Today, Amy Francis is featured on the blog as my guest contributor. Wesley and I had the opportunity to meet Amy in Toronto this summer while celebrating the birthday and engagement of a childhood friend. (Shout out to Brendon & Camille Best!) Amy is a recent graduate of Tyndale Seminary in Toronto, Canada and a regular contributor to RELEVANT Magazine. I am excited to hear her thoughts on Canada, Community, Christianity, and the Church. Amy is parked at www.amyhopefrancis.com . Go by and show your love. Now, grab your favorite fall beverages or rainy season drinks and enjoy:
How my relationship with church changed drastically, and stayed the same.
[otw_shortcode_dropcap label=”W” font=”Calligraffitti” background_color_class=”otw-green-background” size=”large” border_color_class=”otw-no-border-color”][/otw_shortcode_dropcap]hen I was young, church was a scheduled reminder of God and the “something more-ness” of human existence. Church was also a social place where I learned how to be genteel, how to treat others decently, and to respect my parents.
When I moved out of the house and into the dorm rooms of York University, I was acutely averse to campus church because of the social anxieties I felt. Yet inside I longed to feel connected to people and a greater cause than just my career.
Good enough, I started searching, and church found me. I met people who inspired and challenged me in my faith, and they invited me to their Sunday gathering.
For 5 years I attended the same church, participated in every small group Bible study, conference, and internship I could, and made lifelong friends. Through it all, my maturation and developing sense of value was recognized. I started hearing people affirm my ability to teach and study. Pretty soon, I was leading Bible studies of my own, developing curriculum, and teaching and speaking at retreats and meetings.
This was not enough, though. My lifelong vision was to develop spiritually into the best version of myself, which I believed (and still believe) God has in store for me. Naturally, I was curious to learn as much as I could about the history, theology and scope of the Christian church. I wanted to learn about the Bible in all its mystery and difficulties. At the recommendation of my pastor, I enrolled in seminary.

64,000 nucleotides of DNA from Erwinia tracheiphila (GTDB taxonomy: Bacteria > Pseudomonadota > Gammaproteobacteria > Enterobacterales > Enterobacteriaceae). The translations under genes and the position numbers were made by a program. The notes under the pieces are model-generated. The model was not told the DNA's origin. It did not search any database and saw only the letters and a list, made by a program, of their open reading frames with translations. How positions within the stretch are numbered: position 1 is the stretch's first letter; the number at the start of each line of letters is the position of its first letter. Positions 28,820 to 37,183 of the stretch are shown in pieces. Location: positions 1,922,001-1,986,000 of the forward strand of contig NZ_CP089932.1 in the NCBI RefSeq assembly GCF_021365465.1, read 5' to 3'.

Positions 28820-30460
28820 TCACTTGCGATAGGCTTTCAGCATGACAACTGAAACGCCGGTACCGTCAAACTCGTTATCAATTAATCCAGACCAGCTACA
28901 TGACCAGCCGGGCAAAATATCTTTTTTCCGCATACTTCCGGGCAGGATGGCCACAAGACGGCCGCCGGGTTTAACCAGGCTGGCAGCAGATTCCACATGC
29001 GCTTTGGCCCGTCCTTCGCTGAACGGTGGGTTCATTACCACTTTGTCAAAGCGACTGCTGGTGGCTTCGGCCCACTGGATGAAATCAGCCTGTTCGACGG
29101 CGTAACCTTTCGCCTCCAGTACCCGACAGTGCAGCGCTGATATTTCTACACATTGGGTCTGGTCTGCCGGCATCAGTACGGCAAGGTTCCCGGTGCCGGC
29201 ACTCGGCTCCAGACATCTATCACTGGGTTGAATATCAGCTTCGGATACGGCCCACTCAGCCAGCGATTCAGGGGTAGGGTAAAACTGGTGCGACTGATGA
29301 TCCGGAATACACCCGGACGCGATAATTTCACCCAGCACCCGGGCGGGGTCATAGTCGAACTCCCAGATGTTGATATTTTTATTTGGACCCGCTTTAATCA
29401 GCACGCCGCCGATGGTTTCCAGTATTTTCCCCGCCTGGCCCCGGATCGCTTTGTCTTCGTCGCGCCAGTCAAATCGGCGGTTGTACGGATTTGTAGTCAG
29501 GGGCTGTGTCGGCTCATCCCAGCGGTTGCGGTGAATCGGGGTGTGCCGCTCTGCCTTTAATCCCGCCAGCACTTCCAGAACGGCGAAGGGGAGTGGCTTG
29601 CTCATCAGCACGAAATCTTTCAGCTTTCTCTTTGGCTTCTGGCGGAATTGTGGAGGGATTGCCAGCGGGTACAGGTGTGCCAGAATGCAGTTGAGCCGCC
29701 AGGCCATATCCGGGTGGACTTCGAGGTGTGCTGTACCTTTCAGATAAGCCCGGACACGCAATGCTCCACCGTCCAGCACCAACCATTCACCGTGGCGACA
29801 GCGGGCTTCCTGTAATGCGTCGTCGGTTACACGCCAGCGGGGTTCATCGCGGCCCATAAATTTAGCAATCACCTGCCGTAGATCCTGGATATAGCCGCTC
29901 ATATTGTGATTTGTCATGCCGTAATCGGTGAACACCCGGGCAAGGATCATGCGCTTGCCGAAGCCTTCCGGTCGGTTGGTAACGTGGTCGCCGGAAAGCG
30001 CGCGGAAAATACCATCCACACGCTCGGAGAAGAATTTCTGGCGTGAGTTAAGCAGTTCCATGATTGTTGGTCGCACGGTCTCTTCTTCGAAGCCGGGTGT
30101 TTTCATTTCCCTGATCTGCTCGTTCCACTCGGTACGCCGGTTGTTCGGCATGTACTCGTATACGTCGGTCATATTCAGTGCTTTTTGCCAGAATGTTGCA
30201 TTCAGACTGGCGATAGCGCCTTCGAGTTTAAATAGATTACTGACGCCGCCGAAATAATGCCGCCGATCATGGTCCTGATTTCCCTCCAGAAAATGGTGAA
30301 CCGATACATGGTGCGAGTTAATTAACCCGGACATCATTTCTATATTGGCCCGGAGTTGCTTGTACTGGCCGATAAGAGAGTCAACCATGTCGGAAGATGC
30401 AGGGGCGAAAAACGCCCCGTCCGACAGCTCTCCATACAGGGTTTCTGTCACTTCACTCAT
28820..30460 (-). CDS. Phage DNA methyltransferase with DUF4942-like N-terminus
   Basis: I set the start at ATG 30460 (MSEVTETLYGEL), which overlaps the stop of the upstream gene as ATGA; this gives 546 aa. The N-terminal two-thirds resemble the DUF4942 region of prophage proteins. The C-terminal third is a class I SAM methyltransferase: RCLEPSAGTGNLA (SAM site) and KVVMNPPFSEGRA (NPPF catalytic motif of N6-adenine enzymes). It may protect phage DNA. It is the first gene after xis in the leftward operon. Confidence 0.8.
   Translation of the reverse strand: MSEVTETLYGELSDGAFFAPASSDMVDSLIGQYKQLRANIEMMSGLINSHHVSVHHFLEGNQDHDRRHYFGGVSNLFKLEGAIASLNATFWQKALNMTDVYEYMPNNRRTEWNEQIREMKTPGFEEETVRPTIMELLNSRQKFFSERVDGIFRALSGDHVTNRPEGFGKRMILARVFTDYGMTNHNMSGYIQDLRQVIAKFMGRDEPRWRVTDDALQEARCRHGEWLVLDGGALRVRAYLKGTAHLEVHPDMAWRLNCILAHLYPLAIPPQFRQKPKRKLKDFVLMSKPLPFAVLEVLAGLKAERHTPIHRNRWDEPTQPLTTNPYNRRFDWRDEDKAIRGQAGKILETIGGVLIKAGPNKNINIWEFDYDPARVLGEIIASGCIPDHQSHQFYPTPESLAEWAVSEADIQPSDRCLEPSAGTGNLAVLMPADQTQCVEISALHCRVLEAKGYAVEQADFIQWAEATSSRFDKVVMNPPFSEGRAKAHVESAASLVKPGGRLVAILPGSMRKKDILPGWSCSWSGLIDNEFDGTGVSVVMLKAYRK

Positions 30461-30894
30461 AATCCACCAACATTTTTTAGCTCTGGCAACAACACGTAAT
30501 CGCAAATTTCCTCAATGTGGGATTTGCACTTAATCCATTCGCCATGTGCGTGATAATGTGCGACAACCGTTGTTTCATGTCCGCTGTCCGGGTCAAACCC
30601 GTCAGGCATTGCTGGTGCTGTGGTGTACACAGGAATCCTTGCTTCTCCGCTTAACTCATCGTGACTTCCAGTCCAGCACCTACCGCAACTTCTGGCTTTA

Seminary has been a major breakthrough for me, spiritually. It launched me into a new way of thinking that is more complex and compassionate, simpler yet more complicated. It showed me Christianity’s failures and limitations as well as its precious core truths. It has given me the tools and permission to think freely and assume responsibility for what I think. It has humbled me and ignited my curiosity about life all the more.
Yet great growth comes at a price. As I matured, I became dissatisfied with the sermons I was hearing on Sunday. They felt like watching sitcom reruns on TV. My spirituality was shifting to the point that singing worship songs felt incredibly empty and plastic. I started to wonder what was happening to me, and where God was in all of this. I knew that my parents had gone through something similar – in their forties.
My instincts were nudging me that it was time for change. I stopped attending the church that had helped form the foundations of my faith and embarked on a journey to make sense of what church is really about.
Now, I don’t know much about church (despite the degree in theological studies!), but I have a hunch that it’s something much bigger than what the Evangelical movement has made it out to be. What I do comprehend very well is the need for community, and the need for this community to honestly reflect on the teachings and themes of the Bible together.
Plenty of research backs up the fact that people grow spiritually when the Bible and real life are always converging.
When I look at Jesus’ earthly life, I see an excellent Jewish man who broke out of Judaism in order to bring Jews closer to what God intended Judaism to be all along. That is my hope for the church. That it would bring us back to life, to what life is really about. That it would challenge our thinking and question our religious structures. That it would seek only to get ridiculously experienced at loving God and loving one another.